The initial courses gave us an opportunity to assess the possibilities of the system and to poll people on subjects that interest them. People are interested in engaging Scripture and studying through the system. The Arkansas clergywomen met that need this past month by providing a daily Advent devotional written by clergywomen and lay women from across the state. The course included video and text devotionals, including one in Spanish.
CouRSe students have also expressed a need for practical training. January includes the rollout of training courses in the major church committees: Administrative Council, Trustees, Finance, and SPRC. If you have been nominated to serve on these committees, taking these courses will help you better understand the work before you. You could take the course as an individual, or use a committee meeting to work through it together. Also in January, we will offer our first Zoom based live courses for the “Lay Servant Ministry Basic Course.” These will meet either Tuesday or Thursday evenings in January and February, and enrollment is limited to 12 for either session. If you have been interested in training as a lay servant, but have trouble attending the live courses, you can join us through CouRSe and make that next step in serving Christ.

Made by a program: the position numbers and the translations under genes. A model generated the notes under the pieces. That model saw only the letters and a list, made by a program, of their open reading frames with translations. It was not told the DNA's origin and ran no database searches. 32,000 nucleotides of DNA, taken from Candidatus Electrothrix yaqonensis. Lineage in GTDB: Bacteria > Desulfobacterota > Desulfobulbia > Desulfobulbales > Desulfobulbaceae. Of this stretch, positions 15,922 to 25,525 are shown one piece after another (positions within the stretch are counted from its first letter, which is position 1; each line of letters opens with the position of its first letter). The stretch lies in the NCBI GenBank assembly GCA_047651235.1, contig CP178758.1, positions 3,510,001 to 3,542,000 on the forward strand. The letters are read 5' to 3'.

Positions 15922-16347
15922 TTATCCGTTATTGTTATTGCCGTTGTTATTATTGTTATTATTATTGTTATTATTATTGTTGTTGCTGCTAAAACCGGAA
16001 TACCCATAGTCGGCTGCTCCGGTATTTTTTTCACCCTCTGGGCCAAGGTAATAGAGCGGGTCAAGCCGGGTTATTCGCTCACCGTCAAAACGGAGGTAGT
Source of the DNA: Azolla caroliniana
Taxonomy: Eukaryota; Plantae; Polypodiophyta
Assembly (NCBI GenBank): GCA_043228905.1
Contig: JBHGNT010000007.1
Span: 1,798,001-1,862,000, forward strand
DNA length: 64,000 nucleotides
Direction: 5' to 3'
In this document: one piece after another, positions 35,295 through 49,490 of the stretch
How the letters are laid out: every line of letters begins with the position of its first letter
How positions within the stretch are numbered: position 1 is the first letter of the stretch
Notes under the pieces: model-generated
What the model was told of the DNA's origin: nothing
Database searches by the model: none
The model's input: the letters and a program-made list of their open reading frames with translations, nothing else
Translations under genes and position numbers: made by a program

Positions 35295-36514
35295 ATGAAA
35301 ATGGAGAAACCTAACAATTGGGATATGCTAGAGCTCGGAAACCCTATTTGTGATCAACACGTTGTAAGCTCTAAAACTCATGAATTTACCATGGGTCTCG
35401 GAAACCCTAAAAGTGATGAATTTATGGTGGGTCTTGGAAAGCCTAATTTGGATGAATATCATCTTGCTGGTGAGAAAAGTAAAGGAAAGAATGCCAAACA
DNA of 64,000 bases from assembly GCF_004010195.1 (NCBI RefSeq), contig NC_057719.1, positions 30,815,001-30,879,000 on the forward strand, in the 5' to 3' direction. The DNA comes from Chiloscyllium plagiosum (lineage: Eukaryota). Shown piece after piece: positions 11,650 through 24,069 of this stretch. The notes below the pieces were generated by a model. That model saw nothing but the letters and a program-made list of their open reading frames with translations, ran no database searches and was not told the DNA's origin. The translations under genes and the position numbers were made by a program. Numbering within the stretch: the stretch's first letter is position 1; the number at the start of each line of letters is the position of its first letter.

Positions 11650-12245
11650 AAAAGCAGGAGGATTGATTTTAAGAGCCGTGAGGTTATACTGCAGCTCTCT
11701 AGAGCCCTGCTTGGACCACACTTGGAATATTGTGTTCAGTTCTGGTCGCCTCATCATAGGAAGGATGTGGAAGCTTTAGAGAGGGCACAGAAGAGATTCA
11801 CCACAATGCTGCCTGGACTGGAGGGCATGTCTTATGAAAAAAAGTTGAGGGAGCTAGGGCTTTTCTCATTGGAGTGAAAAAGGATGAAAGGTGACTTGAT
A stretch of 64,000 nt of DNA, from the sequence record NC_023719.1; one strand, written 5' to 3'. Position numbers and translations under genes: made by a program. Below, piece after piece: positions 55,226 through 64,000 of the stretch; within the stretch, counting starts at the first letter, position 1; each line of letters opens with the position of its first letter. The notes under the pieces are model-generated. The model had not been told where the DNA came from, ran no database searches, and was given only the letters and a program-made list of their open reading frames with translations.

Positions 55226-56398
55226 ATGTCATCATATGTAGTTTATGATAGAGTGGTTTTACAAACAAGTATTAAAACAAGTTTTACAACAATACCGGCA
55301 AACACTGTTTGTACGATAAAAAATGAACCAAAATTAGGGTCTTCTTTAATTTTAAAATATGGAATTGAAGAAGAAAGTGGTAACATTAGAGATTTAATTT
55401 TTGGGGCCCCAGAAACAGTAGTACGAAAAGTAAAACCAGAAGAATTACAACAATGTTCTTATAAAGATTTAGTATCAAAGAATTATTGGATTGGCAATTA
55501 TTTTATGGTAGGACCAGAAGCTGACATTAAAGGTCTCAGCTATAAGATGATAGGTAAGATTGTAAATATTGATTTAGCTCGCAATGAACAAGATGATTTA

Later in the year, we will offer a course on basics in General Conference, as well as an updated “Orientation to Annual Conference” course. We will also add courses to help people better utilize and understand the work of the UMFA. We will add more and more training in social media, communications, hospitality, financial planning, worship design, and other topics that will help make work in the church easier and more fulfilling.
CouRSe is free and open to anyone. To sign up, go to arumc.myabsorb.com. Once you have completed the signup, you can enroll in courses in the catalog. A great starter course can be found in the Featured Courses line: “Getting the Most Out of CouRSe.” Also, if you have any questions about the system, or you have ideas for content, send an email to email@example.com. CouRSe is overseen by the Center for Communication, due in large part to the media demands of creating courses, and organized by CouRSe Coordinator Michelle Morris.
Many things can imprison you: financial struggle, a horrible temper, depression, a dead-end job, chronic physical illness, family struggles, guilt about something you’ve done or hopelessness about your future. But just because you feel imprisoned doesn’t mean you are. Jesus gives you the gift of true freedom that comes from being unconditionally loved and forgiven, and sets you free to fiercely love God and your neighbor. So how do you experience this gift of freedom? Simply trust that Jesus does for you what you need, but can never do on your own.